Culture > etymology: Latin cultus, meaning a cult, a system of beliefs and act of worship. Culture is an inextricable part of all beings. It stems from the energy of a nation and is comparable to identity. The preservation of culture is important because it provides energy for the world through identity itself. If there is no culture, there is no energy to preserve identity, and thus there is no life. Culture involves neither progress, nor advancement; since it is connected to the cult, it implies cyclicity in all spheres of life. Advancement implies inconsistence as it demands change, while culture remains unaltered. In the sense of Neomaterialism or New Materialism, culture is all-encompassing; therefore, culture cannot exist in a Cartesian world – culture knows neither subject nor object as disunited entities. Cartesian thought needs to dissect culture and examine all its parts separately, and then connect them into one in order to make a conclusion about it. However, such acquired union is empty and lifeless, hence, it is not culture anymore, but an artificial concept, unable to yield neither energy nor life. Cartesian method is rendered futile because culture cannot be considered through a scientific method or instrument. It needs another dimension – sense – which is incompatible with a subject-object division.
keywords: cycle, cult, nature
genealogy: cultus, cult
synonym: energy, identity, cult
antonym: civilization, modernity, progress
hyponym: nation, cycle, beginning, end
COST Action IS1307 New Materialism: Networking European Scholarship on 'How Matter Comes to Matter'.
Here you will find background material, current activities, calls for papers, working group information, and project outputs.
With the changing of societies on local, national and international scales owing to economic, ecological, political and technological developments and crises, a reorganized academic landscape can be observed to be emerging. Scholarship strives to become increasingly interdisciplinary in order to grasp and examine the unfolding complexity of ongoing ecological, socio-cultural and politico-economic changes. Additionally, academics forge... Read more or find out Who's Who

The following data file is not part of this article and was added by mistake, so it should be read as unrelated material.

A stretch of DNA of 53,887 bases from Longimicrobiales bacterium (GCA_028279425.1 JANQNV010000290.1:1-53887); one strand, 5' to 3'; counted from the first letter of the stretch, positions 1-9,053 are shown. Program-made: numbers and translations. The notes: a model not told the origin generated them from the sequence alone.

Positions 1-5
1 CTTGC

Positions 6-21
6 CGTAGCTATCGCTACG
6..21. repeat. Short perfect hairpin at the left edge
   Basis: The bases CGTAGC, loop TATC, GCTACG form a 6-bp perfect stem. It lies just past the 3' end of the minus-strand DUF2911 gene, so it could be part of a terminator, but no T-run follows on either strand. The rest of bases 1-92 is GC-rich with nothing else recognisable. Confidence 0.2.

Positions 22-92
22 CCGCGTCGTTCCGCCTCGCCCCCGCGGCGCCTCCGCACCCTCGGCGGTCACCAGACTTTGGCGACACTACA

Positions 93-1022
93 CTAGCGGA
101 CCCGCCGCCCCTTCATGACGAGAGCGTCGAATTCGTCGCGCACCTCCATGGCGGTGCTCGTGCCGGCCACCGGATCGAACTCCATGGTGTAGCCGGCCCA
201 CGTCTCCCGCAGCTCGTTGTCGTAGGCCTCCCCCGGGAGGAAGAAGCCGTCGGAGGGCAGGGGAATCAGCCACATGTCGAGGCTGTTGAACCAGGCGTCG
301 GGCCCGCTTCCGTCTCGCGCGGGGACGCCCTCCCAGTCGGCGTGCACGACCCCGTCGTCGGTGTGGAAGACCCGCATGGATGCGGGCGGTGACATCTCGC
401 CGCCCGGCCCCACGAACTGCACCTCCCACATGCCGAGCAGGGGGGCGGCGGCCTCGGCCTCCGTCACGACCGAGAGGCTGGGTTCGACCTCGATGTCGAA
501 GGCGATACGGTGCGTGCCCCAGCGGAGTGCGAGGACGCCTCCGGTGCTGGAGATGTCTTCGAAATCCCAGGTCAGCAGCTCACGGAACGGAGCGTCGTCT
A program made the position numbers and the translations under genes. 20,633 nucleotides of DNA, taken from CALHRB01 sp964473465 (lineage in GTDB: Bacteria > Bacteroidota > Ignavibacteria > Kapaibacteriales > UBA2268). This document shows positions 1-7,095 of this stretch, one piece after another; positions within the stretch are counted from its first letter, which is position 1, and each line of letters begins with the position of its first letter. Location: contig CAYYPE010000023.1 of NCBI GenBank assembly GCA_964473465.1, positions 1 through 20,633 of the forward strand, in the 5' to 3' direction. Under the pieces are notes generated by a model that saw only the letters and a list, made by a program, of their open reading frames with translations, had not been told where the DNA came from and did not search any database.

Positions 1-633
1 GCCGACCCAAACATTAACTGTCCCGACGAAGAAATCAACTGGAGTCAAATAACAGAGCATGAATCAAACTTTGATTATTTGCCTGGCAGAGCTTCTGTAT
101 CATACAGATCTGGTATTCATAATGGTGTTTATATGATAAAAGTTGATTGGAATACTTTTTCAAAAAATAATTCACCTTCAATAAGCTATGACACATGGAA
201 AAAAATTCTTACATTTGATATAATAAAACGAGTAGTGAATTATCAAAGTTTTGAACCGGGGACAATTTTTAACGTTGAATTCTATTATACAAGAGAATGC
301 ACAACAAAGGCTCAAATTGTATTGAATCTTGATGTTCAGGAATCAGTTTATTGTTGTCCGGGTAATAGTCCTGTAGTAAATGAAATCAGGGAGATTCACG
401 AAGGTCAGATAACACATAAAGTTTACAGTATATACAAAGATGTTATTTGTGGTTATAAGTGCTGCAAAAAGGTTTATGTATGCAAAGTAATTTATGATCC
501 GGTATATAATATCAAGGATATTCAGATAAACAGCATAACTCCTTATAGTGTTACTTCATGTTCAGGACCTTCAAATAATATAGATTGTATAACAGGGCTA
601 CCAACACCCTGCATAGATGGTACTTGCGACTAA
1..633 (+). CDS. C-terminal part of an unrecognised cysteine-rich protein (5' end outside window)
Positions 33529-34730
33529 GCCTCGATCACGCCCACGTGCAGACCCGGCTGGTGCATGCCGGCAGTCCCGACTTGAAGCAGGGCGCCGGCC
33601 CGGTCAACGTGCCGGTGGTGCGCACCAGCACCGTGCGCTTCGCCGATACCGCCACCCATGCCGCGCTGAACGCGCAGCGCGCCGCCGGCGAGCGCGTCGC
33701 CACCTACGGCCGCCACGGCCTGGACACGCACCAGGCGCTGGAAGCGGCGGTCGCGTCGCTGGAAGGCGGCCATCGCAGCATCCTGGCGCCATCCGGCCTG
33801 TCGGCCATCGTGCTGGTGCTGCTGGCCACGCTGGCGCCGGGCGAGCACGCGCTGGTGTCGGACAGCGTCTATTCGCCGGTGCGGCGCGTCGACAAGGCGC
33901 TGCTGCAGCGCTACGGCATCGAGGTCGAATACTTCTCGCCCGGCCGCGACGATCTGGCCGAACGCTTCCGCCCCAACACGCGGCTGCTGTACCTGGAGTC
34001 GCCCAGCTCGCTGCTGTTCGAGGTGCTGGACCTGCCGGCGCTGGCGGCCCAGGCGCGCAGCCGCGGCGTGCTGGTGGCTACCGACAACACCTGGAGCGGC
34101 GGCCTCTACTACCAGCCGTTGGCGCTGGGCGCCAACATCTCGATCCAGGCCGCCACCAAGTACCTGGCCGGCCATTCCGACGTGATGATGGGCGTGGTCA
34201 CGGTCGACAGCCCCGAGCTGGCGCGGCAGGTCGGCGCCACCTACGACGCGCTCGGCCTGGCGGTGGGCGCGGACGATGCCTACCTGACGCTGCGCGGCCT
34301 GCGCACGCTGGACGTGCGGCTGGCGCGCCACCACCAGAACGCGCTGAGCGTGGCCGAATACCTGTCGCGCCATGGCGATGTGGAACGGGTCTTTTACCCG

Information relating to activities undertaken, including conferences, training schools, short-term scientific missions, and annual meetings, are archived here.
Working Groups focus on four key areas of research
Working Group One
Genealogies of New Materialisms; examines and intervenes in canonization processes by compiling a web-based bibliography, coordinating the OST 068/13 8 EN... Read more
Working Group Two
New Materialisms on the Crossroads of the Natural and Human Sciences; seeks to develop new materialisms at the boundaries of the human and natural sciences. The group focuses on how European new materialisms can rework the ‘Two Cultures' gap... Read more
Working Group Three
New Materialisms Embracing the Creative Arts; brings together European researchers, artists, museum professionals, and other activists with a keen interest in the material... Read more
Working Group Four
New Materialisms Tackling Economical and Identity – Political Crises and Organizational Experiments... Read more
The Almanac comprises contributions from members of working groups, and participants in related activities, delineating key terms, more esoteric neologisms, and short provocations. Read more
New Materialism —
Networking European Scholarship on 'How matter comes to matter’
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